New warnings about vaping issued this week by the World Health Organization have prompted strong pushback from public health experts in the United Kingdom, who charged that WHO was spreading “blatant misinformation” about the potential risks and benefits of e-cigarettes.
The pointed exchange comes amid growing controversy over the value of e-cigarettes, and how to weigh their role as a smoking cessation tool against their potential harms, especially among young people for whom vaping has soared in popularity. The statements align with others made by U.K. public health officials in recent months, which have generally supported vaping as a useful alternative to traditional cigarettes. In contrast, WHO’s cautions about vaping echo those voiced by the U.S. Centers for Disease Control and Prevention and some U.S. scientists, who are expressing alarm over both known and still-uncertain hazards from vaping. After an outbreak of severe lung disease that’s still being investigated and is linked to THC-containing e-cigarettes, CDC now recommends that e-cigarettes of all kinds “never be used by youths.”
In a document released Monday, WHO expressed reservations about the value of e-cigarettes and grave concerns about their risks. The organization stated “there is no doubt” that e-cigarettes “are harmful to health and are not safe, but it is too early to provide a clear answer on the long-term impact of using them or being exposed to them.” WHO also suggested “there is not enough evidence to support the use of these products for smoking cessation,” and urged smokers looking to quit to try nicotine patches or gum, or other tools such as hotlines that counsel smokers.
The U.K. response was harsh. “The WHO has a history of anti-vaping activism that is damaging their reputation. This document is particularly malign,” Peter Hajek, who directs the Tobacco Dependence Research Unit at Queen Mary University of London, wrote in a statement released today by the U.K. Science Media Centre.
“There is no evidence that vaping is ‘highly addictive,’” he said. “Less than 1% of non-smokers become regular vapers. Vaping does not lead young people to smoking—smoking among young people is at [an] all-time low. … There is clear evidence that e-cigarettes help smokers quit,” Hajek continued.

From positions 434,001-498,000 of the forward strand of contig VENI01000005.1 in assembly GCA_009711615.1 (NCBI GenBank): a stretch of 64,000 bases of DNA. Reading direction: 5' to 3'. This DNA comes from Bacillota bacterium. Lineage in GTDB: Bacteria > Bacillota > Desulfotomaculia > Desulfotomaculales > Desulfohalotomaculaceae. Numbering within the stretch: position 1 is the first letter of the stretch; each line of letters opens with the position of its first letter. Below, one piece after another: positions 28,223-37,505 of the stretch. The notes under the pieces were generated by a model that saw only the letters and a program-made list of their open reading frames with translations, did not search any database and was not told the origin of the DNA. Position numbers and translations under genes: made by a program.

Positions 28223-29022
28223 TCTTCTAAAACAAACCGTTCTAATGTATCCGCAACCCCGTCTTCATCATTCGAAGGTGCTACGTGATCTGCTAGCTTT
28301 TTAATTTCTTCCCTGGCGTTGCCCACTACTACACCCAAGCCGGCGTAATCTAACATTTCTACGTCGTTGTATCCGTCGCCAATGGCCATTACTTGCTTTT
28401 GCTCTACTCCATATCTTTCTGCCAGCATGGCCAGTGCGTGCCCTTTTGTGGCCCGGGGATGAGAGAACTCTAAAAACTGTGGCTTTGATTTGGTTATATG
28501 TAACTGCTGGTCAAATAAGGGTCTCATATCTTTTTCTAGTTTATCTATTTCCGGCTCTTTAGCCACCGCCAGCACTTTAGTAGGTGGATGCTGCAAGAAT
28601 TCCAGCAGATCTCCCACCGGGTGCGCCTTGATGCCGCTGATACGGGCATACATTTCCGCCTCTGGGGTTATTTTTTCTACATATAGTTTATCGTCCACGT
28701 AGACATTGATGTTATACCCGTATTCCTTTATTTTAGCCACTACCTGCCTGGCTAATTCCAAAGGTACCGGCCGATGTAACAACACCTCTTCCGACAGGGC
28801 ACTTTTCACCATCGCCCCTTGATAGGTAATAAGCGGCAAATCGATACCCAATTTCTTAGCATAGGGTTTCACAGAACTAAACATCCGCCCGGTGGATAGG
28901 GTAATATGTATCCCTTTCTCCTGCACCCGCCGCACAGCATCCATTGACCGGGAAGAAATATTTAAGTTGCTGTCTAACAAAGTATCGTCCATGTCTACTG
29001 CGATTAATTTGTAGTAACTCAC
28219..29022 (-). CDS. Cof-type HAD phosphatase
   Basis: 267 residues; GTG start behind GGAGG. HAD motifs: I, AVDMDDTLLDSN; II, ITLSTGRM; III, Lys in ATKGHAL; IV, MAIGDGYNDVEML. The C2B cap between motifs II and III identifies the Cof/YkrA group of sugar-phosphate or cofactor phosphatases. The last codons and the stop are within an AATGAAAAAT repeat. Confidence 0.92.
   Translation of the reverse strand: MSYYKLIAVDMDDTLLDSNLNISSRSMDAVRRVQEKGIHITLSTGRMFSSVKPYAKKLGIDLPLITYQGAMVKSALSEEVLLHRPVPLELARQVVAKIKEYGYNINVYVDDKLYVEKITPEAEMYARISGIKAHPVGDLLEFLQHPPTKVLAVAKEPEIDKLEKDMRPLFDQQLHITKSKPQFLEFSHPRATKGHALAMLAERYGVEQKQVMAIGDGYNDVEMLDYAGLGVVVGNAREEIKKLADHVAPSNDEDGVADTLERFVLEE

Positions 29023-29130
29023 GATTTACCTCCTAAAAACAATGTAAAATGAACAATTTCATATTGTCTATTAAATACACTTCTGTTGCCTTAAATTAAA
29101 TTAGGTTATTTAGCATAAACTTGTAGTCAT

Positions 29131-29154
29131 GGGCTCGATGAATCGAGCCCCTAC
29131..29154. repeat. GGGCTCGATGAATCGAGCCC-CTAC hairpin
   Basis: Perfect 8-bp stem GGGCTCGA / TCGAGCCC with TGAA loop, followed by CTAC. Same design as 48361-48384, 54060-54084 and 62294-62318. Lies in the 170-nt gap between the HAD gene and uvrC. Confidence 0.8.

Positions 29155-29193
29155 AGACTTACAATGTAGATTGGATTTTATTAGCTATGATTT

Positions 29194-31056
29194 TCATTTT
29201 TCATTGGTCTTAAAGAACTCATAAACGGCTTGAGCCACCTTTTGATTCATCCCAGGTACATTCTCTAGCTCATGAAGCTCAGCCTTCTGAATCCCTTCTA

E-cigarettes are “clearly less harmful” than tobacco, said John Britton, director of the UK Centre for Tobacco & Alcohol Studies and a consultant in respiratory medicine at the University of Nottingham, in similarly critical comments. “WHO misrepresents the available scientific evidence,” he charged. Public Health England maintains that vaping is “at least 95% less harmful than smoking cigarettes.”
Earlier this month, a team of six experts disputed that 95% claim in a publication in the American Journal of Public Health. Led by Thomas Eissenberg, a psychologist at Virginia Commonwealth University who co-directs the Center for the Study of Tobacco Products and serves as a paid consultant in litigation against the tobacco and e-cigarette industries, the authors suggested there is an “accumulation of evidence of potential harm” from e-cigarettes and “growing evidence that e-cigarette use is associated with subsequent cigarette smoking.” Although tobacco use among U.S. middle and high school students has dropped, a 2017 study in JAMA Pediatrics reported that across seven studies that examined initiation of smoking in teenagers and young adults, those who had used e-cigarettes had a 23% chance of starting to smoke, compared with a 7% chance when there was no e-cigarette use.
The short- and long-term risks of e-cigarettes continue to be investigated; whereas many believe the products are lower risk than cigarettes, others say the jury is still out. Studies in animals and people are now exploring whether e-cigarettes pose chronic risks to the lungs and cardiovascular system.
The question of whether e-cigarettes help smokers quit, and at what cost, remains controversial. Tobacco kills more than 8 million people a year worldwide, and many smokers have shared publicly that e-cigarettes helped them. A randomized trial run by Hajek and others reported a year ago in The New England Journal of Medicine that e-cigarettes were more effective tools than nicotine replacement therapy when it came to helping smokers quit. As happens often in the vaping field, however, the data came under scrutiny: Subsequent letters to the journal noted, among other concerns, that 40% of the 438 participants assigned to e-cigarettes as a quitting tool were still using them after 1 year, and one-quarter of those in the e-cigarette group wound up becoming “dual users,” meaning they both vaped and smoked.
The dispute is unlikely to be resolved soon. But for WHO, the downside of e-cigarettes clearly outweighs their benefits. E-cigarettes “are currently banned in over 30 countries worldwide,” the group shared this week, “with more and more countries considering bans to protect young people.”